It’s always been the event professional’s job to ensure an event goes off without a hitch. But sometimes, despite your best intentions, something goes wrong. The difference between now and the past, however, is that when an executive spouts the wrong fact or an attendee shouts a negative opinion or the women’s bathroom overflows, everyone—both on site and online—now not just has an opinion to share, but also a means to share it far beyond the ballroom. Word can spread like wildfire in a matter of seconds through, whether the issue is something as small as the room temperature, or as big as an evacuation of the venue.
It’s no longer a question of whether you should include social media in your communication plan; it must be an essential piece of your strategy. Here are five tips to get started, focusing on the types of issues that regularly occur at events.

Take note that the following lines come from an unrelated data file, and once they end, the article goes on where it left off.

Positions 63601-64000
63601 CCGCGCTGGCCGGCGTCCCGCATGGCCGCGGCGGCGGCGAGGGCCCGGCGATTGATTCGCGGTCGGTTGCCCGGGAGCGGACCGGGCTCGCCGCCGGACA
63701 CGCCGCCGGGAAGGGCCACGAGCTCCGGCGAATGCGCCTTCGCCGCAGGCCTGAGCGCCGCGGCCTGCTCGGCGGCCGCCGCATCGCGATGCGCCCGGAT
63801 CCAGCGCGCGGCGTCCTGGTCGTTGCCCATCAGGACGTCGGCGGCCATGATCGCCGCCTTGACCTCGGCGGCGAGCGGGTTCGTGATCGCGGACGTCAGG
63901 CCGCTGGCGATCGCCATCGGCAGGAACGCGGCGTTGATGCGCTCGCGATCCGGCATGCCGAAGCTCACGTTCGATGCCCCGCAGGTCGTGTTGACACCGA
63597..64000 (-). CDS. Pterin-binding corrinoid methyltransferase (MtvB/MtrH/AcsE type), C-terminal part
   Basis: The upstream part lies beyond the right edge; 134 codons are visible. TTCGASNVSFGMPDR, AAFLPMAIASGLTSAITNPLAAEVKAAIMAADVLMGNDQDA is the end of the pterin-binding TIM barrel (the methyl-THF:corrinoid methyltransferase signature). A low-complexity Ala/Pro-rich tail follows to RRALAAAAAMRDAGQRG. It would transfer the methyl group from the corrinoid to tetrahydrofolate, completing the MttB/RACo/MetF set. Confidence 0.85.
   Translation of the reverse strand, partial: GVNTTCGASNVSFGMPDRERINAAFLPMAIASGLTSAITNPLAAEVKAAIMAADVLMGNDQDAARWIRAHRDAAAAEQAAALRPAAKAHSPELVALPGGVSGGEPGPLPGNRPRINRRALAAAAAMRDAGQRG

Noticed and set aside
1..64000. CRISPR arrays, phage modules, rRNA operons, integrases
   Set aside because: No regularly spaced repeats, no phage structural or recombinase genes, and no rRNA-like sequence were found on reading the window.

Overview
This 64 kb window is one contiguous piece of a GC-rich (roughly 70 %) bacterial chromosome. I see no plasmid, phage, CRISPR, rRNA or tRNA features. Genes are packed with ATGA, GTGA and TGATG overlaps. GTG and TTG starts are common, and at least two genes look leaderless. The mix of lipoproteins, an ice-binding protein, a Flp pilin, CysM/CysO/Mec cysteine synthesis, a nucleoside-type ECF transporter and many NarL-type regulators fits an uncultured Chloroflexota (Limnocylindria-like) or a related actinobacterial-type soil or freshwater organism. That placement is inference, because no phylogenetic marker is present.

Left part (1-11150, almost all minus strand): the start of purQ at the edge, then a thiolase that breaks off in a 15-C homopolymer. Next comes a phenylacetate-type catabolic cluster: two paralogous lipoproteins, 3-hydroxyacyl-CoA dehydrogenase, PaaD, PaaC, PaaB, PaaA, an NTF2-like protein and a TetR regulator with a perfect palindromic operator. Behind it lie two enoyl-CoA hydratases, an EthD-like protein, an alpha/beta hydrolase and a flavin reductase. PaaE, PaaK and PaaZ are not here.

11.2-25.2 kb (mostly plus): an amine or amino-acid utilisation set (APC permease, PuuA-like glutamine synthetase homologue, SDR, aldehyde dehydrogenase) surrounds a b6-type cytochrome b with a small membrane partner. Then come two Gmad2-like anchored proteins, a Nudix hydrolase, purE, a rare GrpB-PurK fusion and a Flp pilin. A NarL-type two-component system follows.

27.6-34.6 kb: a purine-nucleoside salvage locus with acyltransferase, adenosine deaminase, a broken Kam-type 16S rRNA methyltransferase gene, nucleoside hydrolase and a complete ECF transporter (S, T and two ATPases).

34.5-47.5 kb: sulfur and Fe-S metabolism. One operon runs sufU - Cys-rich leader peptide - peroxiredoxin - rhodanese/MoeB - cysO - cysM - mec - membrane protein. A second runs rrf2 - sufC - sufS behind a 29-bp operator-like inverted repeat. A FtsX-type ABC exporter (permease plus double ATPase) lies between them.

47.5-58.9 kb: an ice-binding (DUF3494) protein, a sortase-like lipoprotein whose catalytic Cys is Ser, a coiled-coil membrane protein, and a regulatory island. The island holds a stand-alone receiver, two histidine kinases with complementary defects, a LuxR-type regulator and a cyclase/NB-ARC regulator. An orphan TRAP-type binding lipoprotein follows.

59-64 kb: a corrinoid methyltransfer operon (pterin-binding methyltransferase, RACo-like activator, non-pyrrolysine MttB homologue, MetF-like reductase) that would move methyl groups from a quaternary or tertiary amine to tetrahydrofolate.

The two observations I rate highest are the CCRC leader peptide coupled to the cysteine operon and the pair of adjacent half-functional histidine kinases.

1. Identify all possible outcomes of the interactions with your program, venue, catering, hotel partner, speakers, Wi-Fi, baggage storage, mobile app, etc. Draft sample responses to all outcomes in 140 characters or less and include helpful links to direct people.
For example, what if you receive a complaint about the temperature of the room? (Who hasn’t?!) Here are variations of responses to draft:
• If they alert us to the problem, but don’t specify location:
-Thanks for alerting us. Where are you located? We will immediately alert staff to assess. EVENT HASHTAG
• If they specify the problem & location:
-Thanks for alerting us, staff is on its way to appropriately adjust temperature. EVENT HASHTAG
• If our team is already addressing the problem:
-Thanks for reaching out. Our staff is aware and adjusting appropriately. EVENT HASHTAG
• If they complain generally about temperature, but there will be no change (due to general attendee comfort):